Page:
Tracey Emin said she is publicly discussing the fallout from her cancer diagnosis to help herself and others deal with the stigma of the disease.
The artist (57) was diagnosed early last year and underwent major surgery resulting in many of her reproductive organs being removed.
Emin, who is now cancer-free, has also been fitted with a urostomy bag.
She shared candid pictures from hospital in The Guardian, including an almost-naked photograph showing her bag.
Emin explained to the newspaper why she has been so frank about her experience with cancer.
She said: “Having a urostomy bag is quite a disadvantage for lots of reasons and it’s something that most people would want to keep a secret. It’s a very private thing because, basically, you’ve got part of your bodily function happening on the outside of your body.
“It leaks and things happen. I could be out somewhere public and it could happen – and people’d just think I’ve pissed myself or think I’ve been drinking.
“Also, I could come out of a disabled toilet and people would go: ‘Oh, Tracey Emin’s been in there for ages, she’s putting her makeup on.’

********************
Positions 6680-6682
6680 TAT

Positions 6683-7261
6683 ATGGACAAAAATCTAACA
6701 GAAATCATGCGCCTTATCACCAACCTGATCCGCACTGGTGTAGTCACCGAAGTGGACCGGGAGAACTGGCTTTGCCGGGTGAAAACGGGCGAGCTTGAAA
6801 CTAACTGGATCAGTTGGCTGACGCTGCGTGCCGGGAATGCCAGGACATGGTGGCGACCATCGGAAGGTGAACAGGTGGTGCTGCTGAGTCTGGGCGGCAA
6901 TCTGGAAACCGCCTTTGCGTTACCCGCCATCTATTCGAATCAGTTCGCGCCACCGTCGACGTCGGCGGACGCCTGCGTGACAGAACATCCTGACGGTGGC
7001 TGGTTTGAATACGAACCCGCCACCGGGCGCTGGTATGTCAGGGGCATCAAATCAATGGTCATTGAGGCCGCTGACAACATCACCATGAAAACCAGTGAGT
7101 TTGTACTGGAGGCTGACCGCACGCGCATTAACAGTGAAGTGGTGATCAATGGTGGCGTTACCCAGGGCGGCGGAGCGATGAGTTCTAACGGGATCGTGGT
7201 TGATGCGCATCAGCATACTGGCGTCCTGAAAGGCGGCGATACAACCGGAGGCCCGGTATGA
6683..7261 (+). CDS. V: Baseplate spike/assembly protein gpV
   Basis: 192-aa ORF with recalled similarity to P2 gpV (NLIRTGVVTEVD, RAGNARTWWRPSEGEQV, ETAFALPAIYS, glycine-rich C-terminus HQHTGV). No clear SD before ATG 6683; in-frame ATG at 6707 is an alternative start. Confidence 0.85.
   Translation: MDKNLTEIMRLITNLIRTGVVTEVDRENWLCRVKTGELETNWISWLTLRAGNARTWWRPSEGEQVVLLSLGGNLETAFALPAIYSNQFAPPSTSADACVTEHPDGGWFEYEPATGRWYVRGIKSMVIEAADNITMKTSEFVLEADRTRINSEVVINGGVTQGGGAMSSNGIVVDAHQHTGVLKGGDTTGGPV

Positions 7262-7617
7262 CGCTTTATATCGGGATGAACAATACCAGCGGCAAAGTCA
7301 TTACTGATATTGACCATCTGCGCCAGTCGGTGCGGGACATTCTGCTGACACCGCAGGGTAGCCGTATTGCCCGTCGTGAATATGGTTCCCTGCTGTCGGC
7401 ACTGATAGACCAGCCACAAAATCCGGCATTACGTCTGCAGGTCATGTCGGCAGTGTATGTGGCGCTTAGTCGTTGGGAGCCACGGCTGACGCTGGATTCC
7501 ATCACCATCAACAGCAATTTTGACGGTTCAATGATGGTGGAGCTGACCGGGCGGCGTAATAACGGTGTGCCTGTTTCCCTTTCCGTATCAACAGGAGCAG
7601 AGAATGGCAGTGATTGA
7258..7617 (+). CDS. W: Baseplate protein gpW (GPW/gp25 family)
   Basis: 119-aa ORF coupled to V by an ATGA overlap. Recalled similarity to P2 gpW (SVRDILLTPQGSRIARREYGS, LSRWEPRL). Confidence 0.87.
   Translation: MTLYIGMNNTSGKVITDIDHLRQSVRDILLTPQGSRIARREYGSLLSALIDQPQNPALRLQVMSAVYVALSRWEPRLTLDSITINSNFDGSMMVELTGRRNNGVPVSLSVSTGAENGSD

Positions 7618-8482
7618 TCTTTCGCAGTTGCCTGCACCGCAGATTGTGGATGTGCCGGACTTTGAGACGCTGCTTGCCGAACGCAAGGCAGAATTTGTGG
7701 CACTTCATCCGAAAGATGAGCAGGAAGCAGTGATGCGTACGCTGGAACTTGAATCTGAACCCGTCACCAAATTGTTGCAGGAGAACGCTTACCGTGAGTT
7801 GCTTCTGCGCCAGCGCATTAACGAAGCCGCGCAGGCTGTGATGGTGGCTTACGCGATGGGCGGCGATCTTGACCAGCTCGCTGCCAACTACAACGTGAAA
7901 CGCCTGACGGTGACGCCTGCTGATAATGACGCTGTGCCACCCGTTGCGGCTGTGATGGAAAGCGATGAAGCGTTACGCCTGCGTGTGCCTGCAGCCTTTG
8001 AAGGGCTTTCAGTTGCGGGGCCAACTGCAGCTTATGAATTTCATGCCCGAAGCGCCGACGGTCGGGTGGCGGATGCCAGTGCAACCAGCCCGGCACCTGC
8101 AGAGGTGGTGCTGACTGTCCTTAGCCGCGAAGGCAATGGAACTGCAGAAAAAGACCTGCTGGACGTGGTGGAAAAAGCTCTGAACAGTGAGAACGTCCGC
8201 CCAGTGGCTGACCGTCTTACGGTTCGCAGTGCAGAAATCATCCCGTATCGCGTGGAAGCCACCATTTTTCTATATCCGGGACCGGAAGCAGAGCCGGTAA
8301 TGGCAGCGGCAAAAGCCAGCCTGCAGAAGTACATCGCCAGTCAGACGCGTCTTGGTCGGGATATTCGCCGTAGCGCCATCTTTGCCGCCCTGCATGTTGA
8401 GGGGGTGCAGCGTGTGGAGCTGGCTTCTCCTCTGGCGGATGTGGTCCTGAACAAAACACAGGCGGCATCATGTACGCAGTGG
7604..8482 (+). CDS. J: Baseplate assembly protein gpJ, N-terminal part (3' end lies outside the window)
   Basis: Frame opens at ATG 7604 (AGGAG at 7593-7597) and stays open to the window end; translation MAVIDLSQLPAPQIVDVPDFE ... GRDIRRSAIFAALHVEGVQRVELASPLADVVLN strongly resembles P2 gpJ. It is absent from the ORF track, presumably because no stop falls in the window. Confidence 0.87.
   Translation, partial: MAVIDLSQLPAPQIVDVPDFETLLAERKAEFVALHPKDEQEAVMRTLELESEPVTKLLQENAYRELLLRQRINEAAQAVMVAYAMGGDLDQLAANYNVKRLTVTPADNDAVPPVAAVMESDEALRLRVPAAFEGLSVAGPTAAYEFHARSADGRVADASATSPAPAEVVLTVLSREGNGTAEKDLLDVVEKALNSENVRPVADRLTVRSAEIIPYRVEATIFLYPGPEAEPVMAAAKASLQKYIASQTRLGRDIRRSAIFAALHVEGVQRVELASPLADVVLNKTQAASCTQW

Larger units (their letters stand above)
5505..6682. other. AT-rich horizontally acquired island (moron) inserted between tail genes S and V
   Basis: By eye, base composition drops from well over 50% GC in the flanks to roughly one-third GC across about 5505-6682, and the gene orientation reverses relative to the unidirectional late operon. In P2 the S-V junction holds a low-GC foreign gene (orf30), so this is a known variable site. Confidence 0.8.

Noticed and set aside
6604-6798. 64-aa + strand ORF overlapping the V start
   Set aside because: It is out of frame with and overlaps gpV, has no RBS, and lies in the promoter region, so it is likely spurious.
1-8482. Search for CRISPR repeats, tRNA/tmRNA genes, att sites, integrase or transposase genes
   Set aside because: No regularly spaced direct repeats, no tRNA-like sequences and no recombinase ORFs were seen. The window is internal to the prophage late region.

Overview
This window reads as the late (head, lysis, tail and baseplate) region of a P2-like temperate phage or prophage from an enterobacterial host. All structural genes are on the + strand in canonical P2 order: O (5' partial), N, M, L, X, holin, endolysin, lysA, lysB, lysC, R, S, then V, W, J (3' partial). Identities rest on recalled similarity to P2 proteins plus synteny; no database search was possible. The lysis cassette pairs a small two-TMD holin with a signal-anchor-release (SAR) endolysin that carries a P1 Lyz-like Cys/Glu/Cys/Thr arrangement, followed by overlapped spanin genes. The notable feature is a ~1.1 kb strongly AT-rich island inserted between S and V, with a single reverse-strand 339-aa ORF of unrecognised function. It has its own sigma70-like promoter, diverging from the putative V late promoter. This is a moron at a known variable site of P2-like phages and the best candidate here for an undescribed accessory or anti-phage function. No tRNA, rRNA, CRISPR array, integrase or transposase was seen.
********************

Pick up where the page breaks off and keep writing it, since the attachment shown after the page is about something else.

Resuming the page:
“First of all, I’m entitled to put my makeup on in a disabled toilet. But secondly, I’m not putting my makeup on, I’m not hanging out in there for the sheer hell of it.
“So it wasn’t a performance thing, and if someone thinks it is they can swap places – all right, see how much they’d like to be a successful artist without a bladder.”
Emin, known for provocative works such as the tent Everyone I Have Ever Slept With and My Bed, previously told BBC Radio 4’s Woman’s Hour she would consider reconstructive surgery after having many of her reproductive organs removed.
However, for now she said she is focused on enjoying life, despite suffering chronic pain.
Emin’s exhibition The Loneliness of the Soul, which pairs her recent artworks with those of Norwegian painter and printmaker Edvard Munch, reopens at the Royal Academy, London, next week.